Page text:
Take Two #74: Can we Patent the Human Genome?


By Kyra-lin Hom

I apologize for missing all of you last week. I was finally moving out of my dad's house (an ongoing process) and simply ran out of time. I have now officially wedged my way into a three bedroom bachelor pad – yup, that's me and two of my male friends. My first new purchase of the apartment was a garbage can. You read that right. For several months they had been keeping trash in a slowly dying hamper. The lidded trash can has so far been a vast improvement. I'll keep all of you posted. I'm sure to collect many more interesting tales as time goes on.

But that's not what I want to discuss this week. This week I want to talk genetics, specifically the human genome. If you're at all the science-fiction fanatic I am, genetic enhancements are nothing new to you. Humans with hawk-like eyesight, superhuman hearing, or even no need to ever sleep are the sci-fi future's norm. If this is Greek to you, consider the current cinematic franchise known as the Avengers. Heard of the Hulk or Captain America? Those special serums that oomph'ed those men up to super-soldier status were genetic A-bombs.

Now imagine a world in which each of these genetic upgrades is patented. The Hulk is abruptly sporting “Novartis” in bold across each torn trouser leg, and Captain American is suddenly “The New and Improved Captain Pfizer!” Doesn't have quite the same ring, does it? And it begs the question of what his new emblem would be... moving on.

In this world, the human genome has been sliced and diced into its itty bitty individual genes and parceled out like so much land. Our bits and pieces are now thoroughly owned and patented by institutions. But wait! You can't patent nature, right? Otherwise Einstein and his descendents would be rolling in the dough from that little 'invention' of his known as e=mc2. Well, the answer is 'sort of.' As long as that bit of nature has been altered enough by human intervention, it can be owned. And someone along the lines of legal history (Judge Learned Hand in Parke-Davis v. H.K. Mulford) decided that as long as a chemical is removed from the human body, juggled and repackaged it's fair game.

What if, in this hypothetical future, an institution patents a specific mutation you just happen to come by naturally (what if X-Men become a reality)? Are you born with “Sanofi” stamped across your forehead? Well, it will probably depend on the legal precedent.

So why am I talking about this? Because so is the Supreme Court. As of April 15th, the case of Association for Molecular Pathology (AMP) v. Myriad Genetics landed itself firmly in their supremely capable hands. Myriad Genetics is defending its right to patent two genes that directly impact a woman's chance of developing breast or ovarian cancer, BRCA1 and BRCA2. The plaintiffs, AMP along with university researchers and women suffering from these diseases, claim these patents are invalid and furthermore in violation of human civil rights.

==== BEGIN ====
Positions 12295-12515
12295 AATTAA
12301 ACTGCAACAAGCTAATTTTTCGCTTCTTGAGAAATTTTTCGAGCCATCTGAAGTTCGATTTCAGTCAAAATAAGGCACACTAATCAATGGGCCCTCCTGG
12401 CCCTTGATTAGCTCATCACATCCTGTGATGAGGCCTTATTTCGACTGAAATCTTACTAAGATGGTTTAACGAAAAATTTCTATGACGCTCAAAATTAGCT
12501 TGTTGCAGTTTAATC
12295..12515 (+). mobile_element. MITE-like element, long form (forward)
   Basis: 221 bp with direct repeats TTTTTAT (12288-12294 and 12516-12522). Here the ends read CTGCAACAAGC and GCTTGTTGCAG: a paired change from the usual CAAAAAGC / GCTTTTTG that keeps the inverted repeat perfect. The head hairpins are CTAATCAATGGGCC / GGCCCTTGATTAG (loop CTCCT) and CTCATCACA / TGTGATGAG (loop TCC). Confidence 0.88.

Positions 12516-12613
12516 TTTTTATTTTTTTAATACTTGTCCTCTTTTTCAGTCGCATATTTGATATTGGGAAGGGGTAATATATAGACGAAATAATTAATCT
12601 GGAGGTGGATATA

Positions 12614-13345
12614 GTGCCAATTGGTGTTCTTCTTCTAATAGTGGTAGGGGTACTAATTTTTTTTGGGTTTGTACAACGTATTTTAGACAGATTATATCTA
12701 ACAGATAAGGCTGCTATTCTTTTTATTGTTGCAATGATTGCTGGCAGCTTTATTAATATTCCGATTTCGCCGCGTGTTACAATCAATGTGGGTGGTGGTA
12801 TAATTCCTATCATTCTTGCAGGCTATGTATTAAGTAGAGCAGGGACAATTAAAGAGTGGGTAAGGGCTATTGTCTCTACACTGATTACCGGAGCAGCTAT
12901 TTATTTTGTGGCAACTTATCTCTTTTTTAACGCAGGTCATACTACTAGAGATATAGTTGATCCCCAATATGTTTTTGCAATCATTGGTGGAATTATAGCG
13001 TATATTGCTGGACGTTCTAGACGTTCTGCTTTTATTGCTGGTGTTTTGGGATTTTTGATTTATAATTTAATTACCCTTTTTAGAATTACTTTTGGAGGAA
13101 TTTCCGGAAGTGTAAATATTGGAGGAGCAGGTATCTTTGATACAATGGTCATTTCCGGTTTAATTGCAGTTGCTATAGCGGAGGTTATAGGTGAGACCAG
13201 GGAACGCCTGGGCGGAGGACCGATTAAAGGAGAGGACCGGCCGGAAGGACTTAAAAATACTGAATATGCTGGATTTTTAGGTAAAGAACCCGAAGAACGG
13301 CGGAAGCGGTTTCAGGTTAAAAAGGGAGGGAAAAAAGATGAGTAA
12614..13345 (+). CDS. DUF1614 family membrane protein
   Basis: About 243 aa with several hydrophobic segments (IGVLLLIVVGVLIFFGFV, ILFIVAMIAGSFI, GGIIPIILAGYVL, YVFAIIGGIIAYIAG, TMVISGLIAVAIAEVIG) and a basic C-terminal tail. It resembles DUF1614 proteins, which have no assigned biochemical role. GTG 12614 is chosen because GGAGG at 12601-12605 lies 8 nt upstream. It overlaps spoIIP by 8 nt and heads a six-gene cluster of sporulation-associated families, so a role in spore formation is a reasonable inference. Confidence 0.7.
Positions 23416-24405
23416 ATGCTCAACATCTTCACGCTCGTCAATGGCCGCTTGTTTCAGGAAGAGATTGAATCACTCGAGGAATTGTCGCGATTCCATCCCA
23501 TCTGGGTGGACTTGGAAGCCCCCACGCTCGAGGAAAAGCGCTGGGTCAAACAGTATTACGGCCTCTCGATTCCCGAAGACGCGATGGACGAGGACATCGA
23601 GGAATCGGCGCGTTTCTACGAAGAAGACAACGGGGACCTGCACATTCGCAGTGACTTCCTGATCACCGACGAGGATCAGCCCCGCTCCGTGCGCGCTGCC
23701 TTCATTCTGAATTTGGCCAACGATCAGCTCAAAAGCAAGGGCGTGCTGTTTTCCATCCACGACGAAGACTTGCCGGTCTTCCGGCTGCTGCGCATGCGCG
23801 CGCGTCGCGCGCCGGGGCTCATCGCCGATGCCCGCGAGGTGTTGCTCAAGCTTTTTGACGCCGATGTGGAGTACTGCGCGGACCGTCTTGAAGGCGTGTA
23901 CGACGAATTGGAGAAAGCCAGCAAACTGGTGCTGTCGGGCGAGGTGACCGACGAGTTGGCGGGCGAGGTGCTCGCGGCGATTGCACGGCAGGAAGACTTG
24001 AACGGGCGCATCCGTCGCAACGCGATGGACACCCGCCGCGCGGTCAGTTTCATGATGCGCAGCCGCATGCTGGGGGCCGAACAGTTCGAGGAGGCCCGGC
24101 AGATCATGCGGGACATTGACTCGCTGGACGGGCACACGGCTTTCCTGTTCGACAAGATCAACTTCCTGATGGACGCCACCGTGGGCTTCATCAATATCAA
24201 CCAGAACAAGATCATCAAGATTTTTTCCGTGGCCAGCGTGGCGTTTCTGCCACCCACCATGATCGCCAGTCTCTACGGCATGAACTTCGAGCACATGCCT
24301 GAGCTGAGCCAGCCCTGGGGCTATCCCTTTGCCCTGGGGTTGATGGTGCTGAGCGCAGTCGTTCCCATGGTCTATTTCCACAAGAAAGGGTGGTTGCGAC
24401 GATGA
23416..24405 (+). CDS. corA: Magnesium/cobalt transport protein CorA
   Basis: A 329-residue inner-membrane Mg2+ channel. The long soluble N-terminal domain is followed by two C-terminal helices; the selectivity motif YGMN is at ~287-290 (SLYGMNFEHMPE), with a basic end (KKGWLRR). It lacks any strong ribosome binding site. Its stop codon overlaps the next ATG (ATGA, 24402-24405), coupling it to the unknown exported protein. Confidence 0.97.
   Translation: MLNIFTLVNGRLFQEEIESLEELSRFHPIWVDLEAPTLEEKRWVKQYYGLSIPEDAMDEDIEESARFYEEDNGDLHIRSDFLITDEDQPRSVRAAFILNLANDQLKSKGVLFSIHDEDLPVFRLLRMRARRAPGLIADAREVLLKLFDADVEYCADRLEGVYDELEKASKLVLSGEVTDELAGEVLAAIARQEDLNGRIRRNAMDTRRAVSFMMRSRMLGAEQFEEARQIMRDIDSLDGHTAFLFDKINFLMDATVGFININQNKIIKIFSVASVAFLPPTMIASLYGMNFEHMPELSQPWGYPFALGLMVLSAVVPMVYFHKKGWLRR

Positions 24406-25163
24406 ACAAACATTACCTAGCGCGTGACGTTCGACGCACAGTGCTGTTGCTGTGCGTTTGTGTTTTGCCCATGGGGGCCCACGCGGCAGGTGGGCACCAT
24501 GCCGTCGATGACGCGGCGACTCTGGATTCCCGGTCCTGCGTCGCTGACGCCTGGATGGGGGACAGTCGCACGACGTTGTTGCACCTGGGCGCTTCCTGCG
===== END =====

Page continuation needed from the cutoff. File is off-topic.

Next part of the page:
To be clear, by patenting these genes, Myriad owns the rights to any and all research, tests and information pertaining to BRCA1 and 2 and any chemical containing “at least 15 nucleotides” (the basic structural units of DNA) of the BRCA 1 gene. Keep in mind these genes are directly related to cancer. Does this bode well for the company's economic success? Most definitely. The company charges $3,000 per test when estimates show the actual cost being around $200. Progress and patient well-being? Not so much.

The case rests almost entirely on whether or not Myriad Genetics can prove they have sufficiently altered the genes in question by isolating them from the entirety of the human genetic code. The company lawyers compare their BRCA genes to a wooden baseball bat, saying that a baseball bat is nothing more than a bit of fancy wood removed from a tree. Um... no. Following this logic, Myriad is patenting the bat, the wood, the trees – everything but the whole forest.

Did these lawyers actually look at the original wooden baseball bat patent before throwing this example out there? I did – filed in 1902 for those who are curious. The patent is all about geometry, the design of the baseball bat. Nowhere does it say anything about exclusive rights to the wood.

I think the whole issue is ridiculous, and yet I must be missing something because the case has made it all the way up the ladder. Plus other countries around the world have allowed institutions to patent human genes. These countries, however, have strict and specific policies similar in spirit to our Constitution's Article I, Section 8, Clause 8 (commonly called the “Progress Clause”) that allows research to continue unhindered. But for that to work here in the US, as pointed out by NPR, we would need “an active Congress.”

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